Baseball’s Been Berra, Berra Good to Me…Except in Arizona
UPDATE: Baseball union calls for Arizona immigration law to be ‘repealed or modified’
Executive director of players association cites potential ‘negative impact on hundreds of major league players,’ including those on the Arizona Diamondbacks, those who come to the state to play the Diamondbacks, and those whose teams spend spring training there.
Back in the late 1970’s Garrett Morris, one of the original cast members of Saturday Night Live, came up with one of the more memorable, and funny recurring characters in the show’s history…Chico Escuela, a Dominican baseball player who played with the New York Mets (and later became a TV news sportscaster). The central premise of the joke was he spoke little English and thus, when asked a question he would always answer with his catch phrase: “Baseball… been berra berra good… to me.” What made it work as a gag was people’s familiarity with what he represented since Latin born Major Leaguers had been around for years, and a lot of them didn’t speak English very well (at least in the early parts of their careers) and when they were interviewed on TV or the radio, they would sound a hell of lot like Chico Escuela.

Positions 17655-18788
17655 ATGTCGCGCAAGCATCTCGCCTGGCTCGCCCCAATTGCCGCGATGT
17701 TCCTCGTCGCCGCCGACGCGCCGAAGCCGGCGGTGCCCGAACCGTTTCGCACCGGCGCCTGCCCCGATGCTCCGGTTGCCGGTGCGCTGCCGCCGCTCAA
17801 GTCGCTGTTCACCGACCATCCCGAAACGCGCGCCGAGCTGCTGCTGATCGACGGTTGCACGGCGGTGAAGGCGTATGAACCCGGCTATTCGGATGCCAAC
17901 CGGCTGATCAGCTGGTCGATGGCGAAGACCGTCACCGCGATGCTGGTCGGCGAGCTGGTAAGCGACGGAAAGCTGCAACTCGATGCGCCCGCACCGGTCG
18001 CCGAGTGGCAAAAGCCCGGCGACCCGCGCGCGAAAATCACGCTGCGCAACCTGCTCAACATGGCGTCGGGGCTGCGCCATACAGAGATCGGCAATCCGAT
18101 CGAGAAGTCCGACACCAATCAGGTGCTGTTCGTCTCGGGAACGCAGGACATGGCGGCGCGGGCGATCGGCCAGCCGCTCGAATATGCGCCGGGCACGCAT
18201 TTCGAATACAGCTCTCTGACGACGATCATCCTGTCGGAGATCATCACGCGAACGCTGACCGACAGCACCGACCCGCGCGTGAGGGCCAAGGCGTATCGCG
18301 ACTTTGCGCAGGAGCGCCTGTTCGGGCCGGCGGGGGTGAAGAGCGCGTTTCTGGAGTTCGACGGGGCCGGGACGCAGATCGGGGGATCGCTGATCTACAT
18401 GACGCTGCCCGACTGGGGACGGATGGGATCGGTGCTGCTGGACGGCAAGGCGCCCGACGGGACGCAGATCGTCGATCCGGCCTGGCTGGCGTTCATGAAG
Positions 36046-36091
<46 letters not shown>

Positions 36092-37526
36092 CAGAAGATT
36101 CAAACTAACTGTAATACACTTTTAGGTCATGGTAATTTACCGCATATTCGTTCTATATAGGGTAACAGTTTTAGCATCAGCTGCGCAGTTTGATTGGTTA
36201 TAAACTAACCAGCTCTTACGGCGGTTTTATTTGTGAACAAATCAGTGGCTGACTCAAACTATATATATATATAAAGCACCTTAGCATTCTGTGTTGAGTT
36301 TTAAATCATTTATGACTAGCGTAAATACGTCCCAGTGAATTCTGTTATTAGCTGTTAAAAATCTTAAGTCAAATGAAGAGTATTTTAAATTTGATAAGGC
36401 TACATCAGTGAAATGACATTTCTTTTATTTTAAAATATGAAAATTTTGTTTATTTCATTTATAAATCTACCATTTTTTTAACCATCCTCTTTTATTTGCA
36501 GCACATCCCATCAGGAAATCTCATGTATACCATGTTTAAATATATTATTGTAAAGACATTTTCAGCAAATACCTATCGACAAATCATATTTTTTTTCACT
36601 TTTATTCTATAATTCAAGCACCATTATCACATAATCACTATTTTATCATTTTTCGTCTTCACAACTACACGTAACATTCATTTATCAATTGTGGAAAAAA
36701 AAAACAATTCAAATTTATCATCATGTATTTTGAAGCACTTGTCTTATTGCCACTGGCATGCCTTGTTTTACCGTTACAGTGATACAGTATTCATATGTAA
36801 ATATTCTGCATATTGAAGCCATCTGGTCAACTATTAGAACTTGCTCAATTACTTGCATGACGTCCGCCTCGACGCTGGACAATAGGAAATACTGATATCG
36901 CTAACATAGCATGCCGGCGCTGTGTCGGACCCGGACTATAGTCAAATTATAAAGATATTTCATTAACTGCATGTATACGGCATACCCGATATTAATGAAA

And such was the case with me growing up as a fan of the Cleveland Indians. Now, one of the constants with the Indians until 1993, was spring training in Tucson at good old Hi Corbett Field, named in honor of Hiram Stevens Corbett, a former Arizona state senator instrumental in bringing spring training to Tucson by convincing Bill Veeck to bring the Cleveland Indians to Tucson in 1947. And while Veeck owned a ranch in Tucson at the time, part of the justification for moving the team’s training camp from Florida to Arizona was, ironically, to avoid Florida’s Jim Crow laws.
Another constant was that the Indians always had a lot of very colorful Latino players on their roster like Luis Tiant, Jose Cardenal, Vada Pinson, Joe Azcue, and Vic Davalillo to name a few. They came from all over Latin America and Mexico to train in the arid climate of Arizona, and when listening to them being interviewed by Herb Score on the radio they often sounded a lot like Chico.
Recently, in 2009, the Indians returned to Goodyear Arizona for spring training, and as the international reach of Major League Baseball has grown, the Indian’s roster, like so many other teams, is now filled with players from not only Latin America, but from Korea, Japan and many other countries from around the world. In fact, according to MLB.com, 27.7 percent of its players were born outside the U.S.. And as I think about these players from distant lands or neighboring countries to the south, I wonder what they must be thinking. Come the spring of 2011, they will be forced to step into an America that they probably never imagined. And that is an America where they could be regarded as criminals solely because they come from a country outside the U.S.
Think about that for a minute….